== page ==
PULLMAN, Wash. — Washington State University Extension’s Center to Bridge the Digital Divide has won a five-year, $12 million grant from the U.S. Agency for International Development to help rebuild higher education in war-torn Afghanistan.
Maria Beebe, director of CBDD’s global initiatives, began working with USAID in April 2005 on the Afghan eQuality Alliances project. The grant commences with an initial obligation of $3 million this fiscal year.
“The USAID award is evidence of the growing leadership of WSU Extension in connecting with the world and connecting the world to WSU,” said CBDD Director Bill Gillis.
The new funding comes on the heels of a resounding success in developing higher education alliances in Africa. Beebe also led that project, known as NetTel, which initially involved working with seven African universities and three U.S. universities to develop content and delivery systems for online learning.
The African project was so successful that the federal government specifically asked that Beebe, a former USAID contractor, pilot the idea in Afghanistan. Now she, along with Deputy Director Ryan Sain and Hila Hanif, who is based in Kabul, is working to build similar alliances in Afghanistan. Their primary partner currently is Kabul University, headed by President Ashraf Ghani, but they work with Kabul Medical University, Kabul Education University, Kabul Polytechnic, American University of Afghanistan and 14 other higher education institutions in the provinces.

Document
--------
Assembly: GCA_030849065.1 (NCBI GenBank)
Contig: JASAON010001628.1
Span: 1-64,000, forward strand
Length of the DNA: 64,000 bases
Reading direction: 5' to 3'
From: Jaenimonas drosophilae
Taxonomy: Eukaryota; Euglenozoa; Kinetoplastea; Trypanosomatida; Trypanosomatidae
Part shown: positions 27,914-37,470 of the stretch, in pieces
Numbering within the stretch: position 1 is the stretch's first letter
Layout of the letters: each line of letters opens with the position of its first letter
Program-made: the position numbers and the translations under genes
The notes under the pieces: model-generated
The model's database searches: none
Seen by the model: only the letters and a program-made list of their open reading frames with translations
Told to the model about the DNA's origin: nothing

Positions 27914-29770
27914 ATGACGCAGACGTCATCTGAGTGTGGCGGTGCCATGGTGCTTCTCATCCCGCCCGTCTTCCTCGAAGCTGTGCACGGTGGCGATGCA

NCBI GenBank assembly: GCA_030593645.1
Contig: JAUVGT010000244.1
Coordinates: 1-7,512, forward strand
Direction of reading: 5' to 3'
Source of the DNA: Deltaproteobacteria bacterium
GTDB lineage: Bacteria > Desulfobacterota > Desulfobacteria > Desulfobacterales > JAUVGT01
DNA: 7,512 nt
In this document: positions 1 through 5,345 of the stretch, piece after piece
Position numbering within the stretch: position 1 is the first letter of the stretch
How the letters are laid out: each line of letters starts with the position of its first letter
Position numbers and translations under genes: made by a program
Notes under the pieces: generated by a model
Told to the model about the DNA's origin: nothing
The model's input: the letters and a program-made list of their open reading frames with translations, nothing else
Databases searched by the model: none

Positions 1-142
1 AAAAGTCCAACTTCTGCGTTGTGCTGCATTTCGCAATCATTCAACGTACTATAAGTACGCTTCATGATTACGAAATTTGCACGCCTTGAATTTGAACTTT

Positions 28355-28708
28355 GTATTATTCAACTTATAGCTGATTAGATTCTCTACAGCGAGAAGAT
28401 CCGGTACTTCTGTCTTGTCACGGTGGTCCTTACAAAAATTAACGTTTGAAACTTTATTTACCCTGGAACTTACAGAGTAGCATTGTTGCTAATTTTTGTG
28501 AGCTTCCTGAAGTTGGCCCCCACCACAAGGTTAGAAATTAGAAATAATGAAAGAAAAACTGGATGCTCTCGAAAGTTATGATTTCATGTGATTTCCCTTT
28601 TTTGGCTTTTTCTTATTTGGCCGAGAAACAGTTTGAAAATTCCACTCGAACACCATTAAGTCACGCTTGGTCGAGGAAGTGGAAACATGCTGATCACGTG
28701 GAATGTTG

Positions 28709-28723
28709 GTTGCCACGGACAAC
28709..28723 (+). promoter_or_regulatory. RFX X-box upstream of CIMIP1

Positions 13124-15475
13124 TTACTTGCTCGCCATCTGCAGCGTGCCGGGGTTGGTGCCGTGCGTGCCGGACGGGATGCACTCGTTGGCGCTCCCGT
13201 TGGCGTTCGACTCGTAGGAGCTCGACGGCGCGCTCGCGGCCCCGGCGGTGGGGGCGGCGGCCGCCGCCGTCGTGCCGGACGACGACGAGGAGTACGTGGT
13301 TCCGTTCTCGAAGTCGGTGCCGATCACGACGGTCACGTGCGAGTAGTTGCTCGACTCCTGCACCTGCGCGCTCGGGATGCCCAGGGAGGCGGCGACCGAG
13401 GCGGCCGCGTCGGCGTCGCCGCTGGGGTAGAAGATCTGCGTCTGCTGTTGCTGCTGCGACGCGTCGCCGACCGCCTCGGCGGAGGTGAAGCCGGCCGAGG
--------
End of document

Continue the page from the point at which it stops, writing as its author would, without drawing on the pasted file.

The Afghan eQuality Alliances, all of which are led by Afghans, focus on a variety of different areas that cut across academic disciplines and universities. They include building a digital library that can be shared with the other 19 universities in Afghanistan; developing an e-Learning infrastructure; teaching 21st Century skills for college preparation; and English as a second language.
“CBDD’s involvement varies depending on the alliance,” Beebe explains. “For example, on the digital library project, we work with University of Arizona and private sector providers, such as Springerlink that provided $2,961,854 of cost sharing. Our role is to work with the president from Kabul University and USAID to recruit, negotiate and build partnerships. It’s a matter of adding together all of these small pieces to make something much bigger. We pull it all together.”
The needs are many. Afghanistan has been at war in one way or another for the past two decades. “The infrastructure was totally destroyed,” Beebe said. “And it wasn’t just the gutted buildings. We zeroed in on the fact that they were still teaching with 1973 course descriptions and no textbooks.”
Another challenge is lack of critical mass in higher education, Beebe said.
“There is no one university in the country that can respond to all the needs and requirements,” she continued. So, she and her team build partnerships and introduce technology to leverage the resources that are available.
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